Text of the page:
With the shift to hybrid work and an increase in hiring, organizations are forced to wrestle with onboarding remote employees effectively. Some of the traditional ways to onboard employees remain relevant, while new considerations need attention in order to successfully onboard remote employees. 

What’s the same

When introducing new employees to your organization, it remains important that they feel equipped, connected, and confident to start their new position. Some of the standard onboarding flow your company uses still works as long as they meet these needs. Included in this flow might be things like:

  • Providing an understanding of organizational identity
  • Introducing company mission
  • Gifting company swag – t-shirts, mugs, etc
  • Equipping with technology
  • Meeting with teammates or high performers in the organization

Each of these components is important to successfully onboarding remote employees, but the primary difference comes in understanding the mindset and psychological process a new employee might have joining a remote team.  

What’s different

Above all, successfully onboarding remote employees takes into account that a new team member has different fears and concerns joining a new organization. These include feeling isolated, struggling with imposter syndrome, and experiencing overwhelm. Humu People Scientist Leslie Caputo explains that in a traditional workplace transition, people have time to make the physical transition to a new place of employment. In a remote environment, however, people are working for one company on Friday and another on Monday, but may physically remain in the same home office location. Without this environmental shift, new employees have a hard time making the mental leap needed to transition well. 

Additionally, employees who are forced to build their reputation in a remote environment can struggle with imposter syndrome, lack of confidence and general isolation without direct contact and networking opportunities that physical proximity creates. Successfully onboarding remote employees means recognizing this different mindset and obstacles and creating intentional opportunities to address them. 

What to do 

Humu suggests three shifts to successfully onboarding remote employees.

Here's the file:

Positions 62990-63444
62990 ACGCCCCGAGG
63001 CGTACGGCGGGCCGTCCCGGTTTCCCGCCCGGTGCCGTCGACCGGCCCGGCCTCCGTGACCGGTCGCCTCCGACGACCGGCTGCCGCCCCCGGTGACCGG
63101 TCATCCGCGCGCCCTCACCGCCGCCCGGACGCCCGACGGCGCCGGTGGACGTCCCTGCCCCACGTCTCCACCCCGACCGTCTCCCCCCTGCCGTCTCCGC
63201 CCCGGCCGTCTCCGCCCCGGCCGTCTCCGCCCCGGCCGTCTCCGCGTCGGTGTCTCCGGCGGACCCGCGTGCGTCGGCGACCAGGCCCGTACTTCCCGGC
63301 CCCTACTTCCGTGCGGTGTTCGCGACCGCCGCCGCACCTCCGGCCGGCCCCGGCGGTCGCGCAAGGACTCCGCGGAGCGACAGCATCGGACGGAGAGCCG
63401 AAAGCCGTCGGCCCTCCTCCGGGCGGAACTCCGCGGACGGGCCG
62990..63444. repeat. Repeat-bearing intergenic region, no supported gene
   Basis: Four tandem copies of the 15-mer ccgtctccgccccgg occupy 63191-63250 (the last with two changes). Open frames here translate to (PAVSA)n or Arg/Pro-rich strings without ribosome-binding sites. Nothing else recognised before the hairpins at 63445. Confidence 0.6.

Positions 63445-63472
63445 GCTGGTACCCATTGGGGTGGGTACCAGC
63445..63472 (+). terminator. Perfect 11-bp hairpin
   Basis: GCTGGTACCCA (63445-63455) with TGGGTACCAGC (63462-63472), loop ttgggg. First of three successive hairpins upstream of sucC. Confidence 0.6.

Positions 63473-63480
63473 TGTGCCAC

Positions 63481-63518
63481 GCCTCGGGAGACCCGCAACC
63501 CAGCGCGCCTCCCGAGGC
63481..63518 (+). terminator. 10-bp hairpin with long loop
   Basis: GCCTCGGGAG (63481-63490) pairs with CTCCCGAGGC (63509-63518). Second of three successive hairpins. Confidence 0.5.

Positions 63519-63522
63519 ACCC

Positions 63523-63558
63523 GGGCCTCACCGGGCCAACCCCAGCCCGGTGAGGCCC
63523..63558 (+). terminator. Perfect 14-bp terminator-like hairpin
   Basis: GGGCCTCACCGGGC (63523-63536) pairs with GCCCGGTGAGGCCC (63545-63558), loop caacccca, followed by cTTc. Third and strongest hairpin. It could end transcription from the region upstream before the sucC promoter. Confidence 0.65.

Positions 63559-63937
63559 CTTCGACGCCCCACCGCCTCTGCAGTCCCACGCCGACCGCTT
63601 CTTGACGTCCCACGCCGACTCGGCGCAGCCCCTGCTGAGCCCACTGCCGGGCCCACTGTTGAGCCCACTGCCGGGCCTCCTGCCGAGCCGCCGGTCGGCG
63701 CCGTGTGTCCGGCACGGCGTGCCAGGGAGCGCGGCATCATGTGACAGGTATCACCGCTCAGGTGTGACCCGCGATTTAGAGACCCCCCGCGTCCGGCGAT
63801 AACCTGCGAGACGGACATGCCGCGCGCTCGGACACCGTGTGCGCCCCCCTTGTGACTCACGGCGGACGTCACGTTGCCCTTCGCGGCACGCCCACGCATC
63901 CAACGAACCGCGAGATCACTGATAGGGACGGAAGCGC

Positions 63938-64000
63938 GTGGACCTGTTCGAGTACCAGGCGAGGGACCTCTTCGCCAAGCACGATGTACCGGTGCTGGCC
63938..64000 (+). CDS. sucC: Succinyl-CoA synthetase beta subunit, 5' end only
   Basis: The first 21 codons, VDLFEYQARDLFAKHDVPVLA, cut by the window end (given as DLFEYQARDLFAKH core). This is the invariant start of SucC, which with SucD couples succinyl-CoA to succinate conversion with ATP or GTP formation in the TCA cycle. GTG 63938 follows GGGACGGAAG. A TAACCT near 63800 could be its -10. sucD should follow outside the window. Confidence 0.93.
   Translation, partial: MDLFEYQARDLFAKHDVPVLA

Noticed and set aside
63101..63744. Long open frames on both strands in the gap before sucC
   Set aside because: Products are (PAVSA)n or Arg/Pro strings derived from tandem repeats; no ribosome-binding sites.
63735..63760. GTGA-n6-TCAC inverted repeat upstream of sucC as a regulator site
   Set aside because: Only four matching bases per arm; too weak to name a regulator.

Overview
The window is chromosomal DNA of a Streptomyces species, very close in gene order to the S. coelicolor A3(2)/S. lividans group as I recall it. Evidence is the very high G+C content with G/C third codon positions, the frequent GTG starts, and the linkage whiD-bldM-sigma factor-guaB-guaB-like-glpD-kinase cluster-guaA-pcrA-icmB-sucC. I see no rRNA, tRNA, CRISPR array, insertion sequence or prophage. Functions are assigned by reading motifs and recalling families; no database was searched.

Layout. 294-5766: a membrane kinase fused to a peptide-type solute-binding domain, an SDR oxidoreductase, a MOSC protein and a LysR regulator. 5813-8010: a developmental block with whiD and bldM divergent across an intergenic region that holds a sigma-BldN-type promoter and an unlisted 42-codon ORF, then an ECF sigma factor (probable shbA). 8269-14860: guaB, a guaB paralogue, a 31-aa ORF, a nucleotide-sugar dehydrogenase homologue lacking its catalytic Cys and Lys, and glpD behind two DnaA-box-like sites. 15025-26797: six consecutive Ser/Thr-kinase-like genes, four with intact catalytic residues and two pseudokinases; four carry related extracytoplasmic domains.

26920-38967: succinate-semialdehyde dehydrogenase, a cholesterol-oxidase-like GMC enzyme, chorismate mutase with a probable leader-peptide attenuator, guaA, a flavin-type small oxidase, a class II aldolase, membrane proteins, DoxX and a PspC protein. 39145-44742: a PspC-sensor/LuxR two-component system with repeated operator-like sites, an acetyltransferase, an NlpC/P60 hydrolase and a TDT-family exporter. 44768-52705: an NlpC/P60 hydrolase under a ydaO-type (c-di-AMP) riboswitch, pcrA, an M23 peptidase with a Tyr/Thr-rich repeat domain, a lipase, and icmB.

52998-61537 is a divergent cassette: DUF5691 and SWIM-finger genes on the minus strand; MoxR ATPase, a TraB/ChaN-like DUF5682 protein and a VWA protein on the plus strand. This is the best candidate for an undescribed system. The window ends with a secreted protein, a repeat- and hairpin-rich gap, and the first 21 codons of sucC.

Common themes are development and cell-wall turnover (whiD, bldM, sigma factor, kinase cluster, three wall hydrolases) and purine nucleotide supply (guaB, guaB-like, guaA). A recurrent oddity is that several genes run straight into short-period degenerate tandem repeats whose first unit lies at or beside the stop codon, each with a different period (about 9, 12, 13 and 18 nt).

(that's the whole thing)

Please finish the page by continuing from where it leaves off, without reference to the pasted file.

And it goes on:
1. Add more socialization opportunities into onboarding. In one study, a company that focused on building individual identity for new hires had great success and a 33% increase in retention in the first six-months of hire. They included a problem-solving exercise where new employees discussed what their strengths were and then talked about how they might bring those strengths into their new roles. New employees need to know how they contribute to the team and where they fit in the company.   
  2. Prioritize regular check-in’s. Successfully onboarding remote employees doesn’t stop with the initial orientation. Build regular 30-60-90 day check-in’s into the new hire experience. Humu suggests asking employees, “Do you have everything you need to be successful?” Ask yourself if you see them connecting the dots to the larger strategy, whether they are building relationships with people on other teams, and identify how you can facilitate that. 
  3. Encourage team building. Be intentional about creating time for teams to problem-solve together. Debrief the experience and talk about the unique strengths each person contributed. Providing strengths-based feedback and creating a strengths-based workplace can help people better understand what they can expect from others in the future and what skills to lean into. For new hires, they also build confidence in their own contribution and experience more happiness at work

Successfully onboarding remote employees means giving greater attention to the mindset and psychological needs of new hires. It may not require an overhaul of your existing process but rather an enhancement of what you’re already doing.